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On the topic of “NLP-like search interface”: we could do it with Controlled Natural Language (CNL).

AFAIK, two leading approaches to CNL are:

Grammatical Framework

  • Grammatical Framework, is a programming language for multilingual grammar applications. It is
  • a special-purpose language for grammars, like YACC, Bison, Happy, BNFC, but not restricted to programming languages
  • a functional language, like Haskell, Lisp, OCaml, Scheme, SML, but specialized to grammar writing
  • a natural language processing framework, like LKB, XLE, Regulus, but based on functional programming and type theory
  • a categorial grammar formalism, like ACG, CCG, but different and equipped with different tools
  • a logical framework, like Agda, Coq, Isabelle, but equipped with concrete syntax in addition to logic

It is used in the in which Ontotext participates, in particular for NLP searches and verbalization of painting data


Grammatical Framework: Programming with Multilingual Grammars
Grammars of natural languages are complex systems, and their computer implementation requires both programming skills and linguistic knowledge, especially when dealing with other languages than English. This book makes such tasks accessible for a wide range of programmers. It introduces GF (Grammatical Framework), which is a programming language designed for writing grammars, which may moreover address several languages in parallel. The book shows how to write grammars in GF and use them in applications such as tourist phrasebooks, spoken dialogue systems, and natural language interfaces. The examples and exercises address several languages, and the readers are guided to look at their own languages from the computational perspective.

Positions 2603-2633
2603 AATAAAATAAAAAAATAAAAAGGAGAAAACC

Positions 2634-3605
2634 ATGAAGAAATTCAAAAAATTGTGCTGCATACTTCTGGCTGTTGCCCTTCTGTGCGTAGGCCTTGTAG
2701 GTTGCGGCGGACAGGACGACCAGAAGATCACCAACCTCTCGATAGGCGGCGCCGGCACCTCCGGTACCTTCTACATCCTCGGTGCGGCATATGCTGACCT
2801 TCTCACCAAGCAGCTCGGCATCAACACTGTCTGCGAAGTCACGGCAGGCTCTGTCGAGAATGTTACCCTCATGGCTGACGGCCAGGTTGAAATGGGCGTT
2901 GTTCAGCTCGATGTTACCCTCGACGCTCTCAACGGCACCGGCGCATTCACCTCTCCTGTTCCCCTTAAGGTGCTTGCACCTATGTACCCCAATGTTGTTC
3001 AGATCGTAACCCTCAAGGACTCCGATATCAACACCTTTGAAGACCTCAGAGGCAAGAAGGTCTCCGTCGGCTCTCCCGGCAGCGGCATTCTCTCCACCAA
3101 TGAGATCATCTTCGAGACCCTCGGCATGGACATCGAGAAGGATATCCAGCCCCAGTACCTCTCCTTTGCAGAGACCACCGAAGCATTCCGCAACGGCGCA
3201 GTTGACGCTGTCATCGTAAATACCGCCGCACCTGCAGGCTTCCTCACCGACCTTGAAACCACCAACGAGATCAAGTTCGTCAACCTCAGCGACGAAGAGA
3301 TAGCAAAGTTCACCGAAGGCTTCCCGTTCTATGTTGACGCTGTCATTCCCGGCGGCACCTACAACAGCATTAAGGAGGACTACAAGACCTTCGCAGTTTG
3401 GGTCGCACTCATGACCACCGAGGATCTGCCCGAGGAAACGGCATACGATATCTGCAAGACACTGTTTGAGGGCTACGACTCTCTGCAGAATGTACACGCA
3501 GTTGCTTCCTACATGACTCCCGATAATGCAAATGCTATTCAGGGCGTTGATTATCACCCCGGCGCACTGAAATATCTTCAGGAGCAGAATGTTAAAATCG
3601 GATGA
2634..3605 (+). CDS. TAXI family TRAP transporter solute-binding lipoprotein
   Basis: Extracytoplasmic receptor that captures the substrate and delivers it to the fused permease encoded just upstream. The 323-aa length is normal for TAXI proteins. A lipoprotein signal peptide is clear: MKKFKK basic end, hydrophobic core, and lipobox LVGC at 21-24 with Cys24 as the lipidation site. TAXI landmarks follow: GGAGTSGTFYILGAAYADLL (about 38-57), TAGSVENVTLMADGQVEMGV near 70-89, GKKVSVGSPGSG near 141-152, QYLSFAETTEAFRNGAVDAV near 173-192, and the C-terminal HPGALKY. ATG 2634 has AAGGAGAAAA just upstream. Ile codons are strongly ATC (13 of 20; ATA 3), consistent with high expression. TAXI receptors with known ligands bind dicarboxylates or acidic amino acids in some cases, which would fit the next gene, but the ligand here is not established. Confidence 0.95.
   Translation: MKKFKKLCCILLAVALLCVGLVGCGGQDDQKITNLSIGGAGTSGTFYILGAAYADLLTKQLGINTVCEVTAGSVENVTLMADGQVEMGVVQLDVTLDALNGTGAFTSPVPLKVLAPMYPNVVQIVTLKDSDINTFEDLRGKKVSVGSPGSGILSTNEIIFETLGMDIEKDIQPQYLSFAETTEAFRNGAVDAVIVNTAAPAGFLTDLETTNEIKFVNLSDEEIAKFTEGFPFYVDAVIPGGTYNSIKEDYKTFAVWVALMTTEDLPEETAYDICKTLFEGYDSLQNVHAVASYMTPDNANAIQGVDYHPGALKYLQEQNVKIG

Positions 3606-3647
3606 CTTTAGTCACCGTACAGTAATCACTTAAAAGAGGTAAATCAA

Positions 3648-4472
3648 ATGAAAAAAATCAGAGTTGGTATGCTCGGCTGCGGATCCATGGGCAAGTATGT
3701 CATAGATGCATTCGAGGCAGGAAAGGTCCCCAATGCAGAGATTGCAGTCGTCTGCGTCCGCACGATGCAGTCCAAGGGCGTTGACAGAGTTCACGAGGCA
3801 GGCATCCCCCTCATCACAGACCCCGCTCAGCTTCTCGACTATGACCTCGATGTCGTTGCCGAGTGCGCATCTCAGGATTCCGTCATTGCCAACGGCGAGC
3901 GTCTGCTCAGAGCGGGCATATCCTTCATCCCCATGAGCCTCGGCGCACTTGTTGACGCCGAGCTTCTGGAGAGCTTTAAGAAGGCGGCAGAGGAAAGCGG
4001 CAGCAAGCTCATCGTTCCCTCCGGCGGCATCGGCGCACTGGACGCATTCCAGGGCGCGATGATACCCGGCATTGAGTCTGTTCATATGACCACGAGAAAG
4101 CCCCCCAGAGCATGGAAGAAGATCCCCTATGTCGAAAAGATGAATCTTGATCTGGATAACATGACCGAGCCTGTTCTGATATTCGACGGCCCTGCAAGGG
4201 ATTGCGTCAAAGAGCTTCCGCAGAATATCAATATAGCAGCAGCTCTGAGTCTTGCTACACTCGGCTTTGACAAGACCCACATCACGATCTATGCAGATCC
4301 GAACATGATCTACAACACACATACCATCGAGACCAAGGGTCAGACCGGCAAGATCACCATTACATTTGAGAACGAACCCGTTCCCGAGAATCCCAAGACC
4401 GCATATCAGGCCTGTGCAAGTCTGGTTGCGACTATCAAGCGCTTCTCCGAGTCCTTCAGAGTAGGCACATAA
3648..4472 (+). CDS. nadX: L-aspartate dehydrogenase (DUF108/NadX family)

GF can be used for building

Quite interesting demos:

PhD thesis

Mechanics of the Grammatical Framework
Grammatical Framework (GF) is a well known theoretical framework and a mature programming language for the description of natural languages. The GF community is growing rapidly and the range of applications is expanding. Within the framework, there are computational resources for 26 languages created from different people in different organizations. The coverage of the different resources varies but there are complete morphologies and grammars for at least 20 languages. This advancement would not be possible without the continuous development of the GF compiler and interpreter.

  • Krasimir Angelov is a former Ontotext employee
  • he did his PhD student at the Department of Computer Science of Chalmers, working on the compiler and the interpreter of GF, authoring tools, and translation.
  • He continues work as a postdoc funded by MOLTO, see Molto publications
  • He is one of 3 current developers and maintainers of the Grammatical Framework:
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